With global travel slashed to a bare minimum early in the Covid-19 pandemic, study abroad programs were among the first Australian organisations outside hospitality and retail to feel the economic impact of the crisis. With looming uncertainty and often no choice but to study online, most Australian students on exchanges overseas quickly made their way home. As Australian universities begin to make tentative plans to reopen campuses, including for lucrative international students, international study opportunities for Australians look to be firmly off the table for the foreseeable future.

Student exchange programs are an enormously valuable, if slow-burning, tool for soft diplomacy. Young people learn another culture, often another language, and build connections and perspectives that can’t be gained at home, while also making an impression on their host community abroad. Most feel a fondness for their host country for years to come, even if the personal networks may fade.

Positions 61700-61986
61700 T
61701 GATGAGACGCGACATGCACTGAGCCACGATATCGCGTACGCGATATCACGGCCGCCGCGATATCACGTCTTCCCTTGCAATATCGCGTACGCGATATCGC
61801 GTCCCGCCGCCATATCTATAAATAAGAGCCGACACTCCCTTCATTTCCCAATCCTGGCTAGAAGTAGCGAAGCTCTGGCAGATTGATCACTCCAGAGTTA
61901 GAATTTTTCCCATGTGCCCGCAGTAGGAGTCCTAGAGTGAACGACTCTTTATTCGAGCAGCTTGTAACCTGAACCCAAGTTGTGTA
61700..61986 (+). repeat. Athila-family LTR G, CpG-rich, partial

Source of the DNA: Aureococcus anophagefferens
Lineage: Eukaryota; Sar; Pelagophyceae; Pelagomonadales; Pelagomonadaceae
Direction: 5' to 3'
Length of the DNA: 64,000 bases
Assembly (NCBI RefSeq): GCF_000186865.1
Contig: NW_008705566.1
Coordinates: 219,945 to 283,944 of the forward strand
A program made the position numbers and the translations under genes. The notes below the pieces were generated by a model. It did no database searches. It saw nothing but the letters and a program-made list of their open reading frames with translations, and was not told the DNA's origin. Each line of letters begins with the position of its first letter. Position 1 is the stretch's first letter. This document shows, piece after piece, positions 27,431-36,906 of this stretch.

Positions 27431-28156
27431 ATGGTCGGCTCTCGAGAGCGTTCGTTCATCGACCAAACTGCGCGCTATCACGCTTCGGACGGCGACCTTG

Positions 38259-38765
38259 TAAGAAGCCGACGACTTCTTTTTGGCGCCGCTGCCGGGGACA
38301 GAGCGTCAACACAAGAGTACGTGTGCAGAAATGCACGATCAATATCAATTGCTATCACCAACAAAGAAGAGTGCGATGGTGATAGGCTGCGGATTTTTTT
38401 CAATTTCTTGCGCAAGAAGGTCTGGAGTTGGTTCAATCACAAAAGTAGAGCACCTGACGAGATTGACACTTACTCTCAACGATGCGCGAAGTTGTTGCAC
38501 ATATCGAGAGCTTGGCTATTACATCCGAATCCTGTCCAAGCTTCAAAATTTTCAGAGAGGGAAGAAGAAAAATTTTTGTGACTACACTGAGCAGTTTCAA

Former Foreign Minister Julie Bishop’s signature New Colombo Plan, launched in 2014, has supported around 10,000 Australian university students per year to undertake study and internships in Indo-Pacific countries. The program is a long-term investment in Australia’s cultural capital and influence in the region, and in the international experience and outlook of the next generation of policymakers and professionals. Australian government departments, particularly the Department of Foreign Affairs and Trade, are some of the most frequent employers of recent New Colombo Plan graduates, who typically bring language skills and a good understanding of Australia’s regional context and bilateral relationships. While most of these graduates are still in the lower ranks of the public-service hierarchy, the diplomatic benefits will undoubtedly be realised over the decades to come.

Julie Bishop, as foreign minister, presenting a lecture to students of Hasanuddin University, Makassar, Indonesia (Timothy Tobing/Australian Embassy Jakarta/Flickr)